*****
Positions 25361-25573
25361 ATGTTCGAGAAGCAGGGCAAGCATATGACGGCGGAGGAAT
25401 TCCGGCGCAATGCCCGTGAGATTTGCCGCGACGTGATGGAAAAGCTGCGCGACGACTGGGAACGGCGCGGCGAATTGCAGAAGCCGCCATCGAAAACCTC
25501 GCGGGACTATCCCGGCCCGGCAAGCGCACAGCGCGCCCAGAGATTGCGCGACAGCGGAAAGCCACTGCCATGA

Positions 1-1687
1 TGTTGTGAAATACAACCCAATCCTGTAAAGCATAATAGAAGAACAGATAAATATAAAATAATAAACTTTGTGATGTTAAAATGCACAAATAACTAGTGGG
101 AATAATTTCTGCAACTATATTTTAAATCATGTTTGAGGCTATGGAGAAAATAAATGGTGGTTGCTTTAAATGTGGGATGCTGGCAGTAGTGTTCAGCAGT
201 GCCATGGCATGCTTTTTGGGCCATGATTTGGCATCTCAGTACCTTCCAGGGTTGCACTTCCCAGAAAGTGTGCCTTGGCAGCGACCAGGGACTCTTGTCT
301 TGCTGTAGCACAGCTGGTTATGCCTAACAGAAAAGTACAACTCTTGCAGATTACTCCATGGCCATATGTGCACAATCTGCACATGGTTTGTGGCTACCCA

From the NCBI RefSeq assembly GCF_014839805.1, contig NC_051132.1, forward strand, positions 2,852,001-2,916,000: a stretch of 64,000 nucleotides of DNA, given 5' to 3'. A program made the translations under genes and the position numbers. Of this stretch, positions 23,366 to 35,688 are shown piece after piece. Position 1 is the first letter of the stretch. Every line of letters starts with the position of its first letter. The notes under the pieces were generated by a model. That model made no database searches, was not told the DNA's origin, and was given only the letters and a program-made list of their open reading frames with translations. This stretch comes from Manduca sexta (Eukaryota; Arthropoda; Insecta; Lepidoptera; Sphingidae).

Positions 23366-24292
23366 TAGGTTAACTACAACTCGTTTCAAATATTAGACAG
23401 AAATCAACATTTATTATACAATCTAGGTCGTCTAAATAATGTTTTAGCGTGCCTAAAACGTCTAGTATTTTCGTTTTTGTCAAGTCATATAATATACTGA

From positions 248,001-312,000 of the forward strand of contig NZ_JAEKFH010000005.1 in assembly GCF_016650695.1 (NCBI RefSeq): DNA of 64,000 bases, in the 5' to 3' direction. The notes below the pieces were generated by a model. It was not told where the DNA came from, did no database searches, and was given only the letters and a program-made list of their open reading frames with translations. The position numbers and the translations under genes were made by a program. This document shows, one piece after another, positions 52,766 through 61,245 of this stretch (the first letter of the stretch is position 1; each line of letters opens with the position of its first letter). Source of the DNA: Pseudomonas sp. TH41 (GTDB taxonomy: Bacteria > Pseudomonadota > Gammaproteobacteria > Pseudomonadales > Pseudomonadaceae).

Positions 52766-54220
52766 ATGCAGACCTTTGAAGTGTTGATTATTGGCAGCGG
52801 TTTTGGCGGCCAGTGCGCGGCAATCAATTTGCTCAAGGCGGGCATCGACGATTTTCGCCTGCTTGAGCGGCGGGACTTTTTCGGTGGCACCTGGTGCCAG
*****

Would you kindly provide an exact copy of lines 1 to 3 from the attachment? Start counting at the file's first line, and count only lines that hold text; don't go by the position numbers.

Positions 25361-25573
25361 ATGTTCGAGAAGCAGGGCAAGCATATGACGGCGGAGGAAT
25401 TCCGGCGCAATGCCCGTGAGATTTGCCGCGACGTGATGGAAAAGCTGCGCGACGACTGGGAACGGCGCGGCGAATTGCAGAAGCCGCCATCGAAAACCTC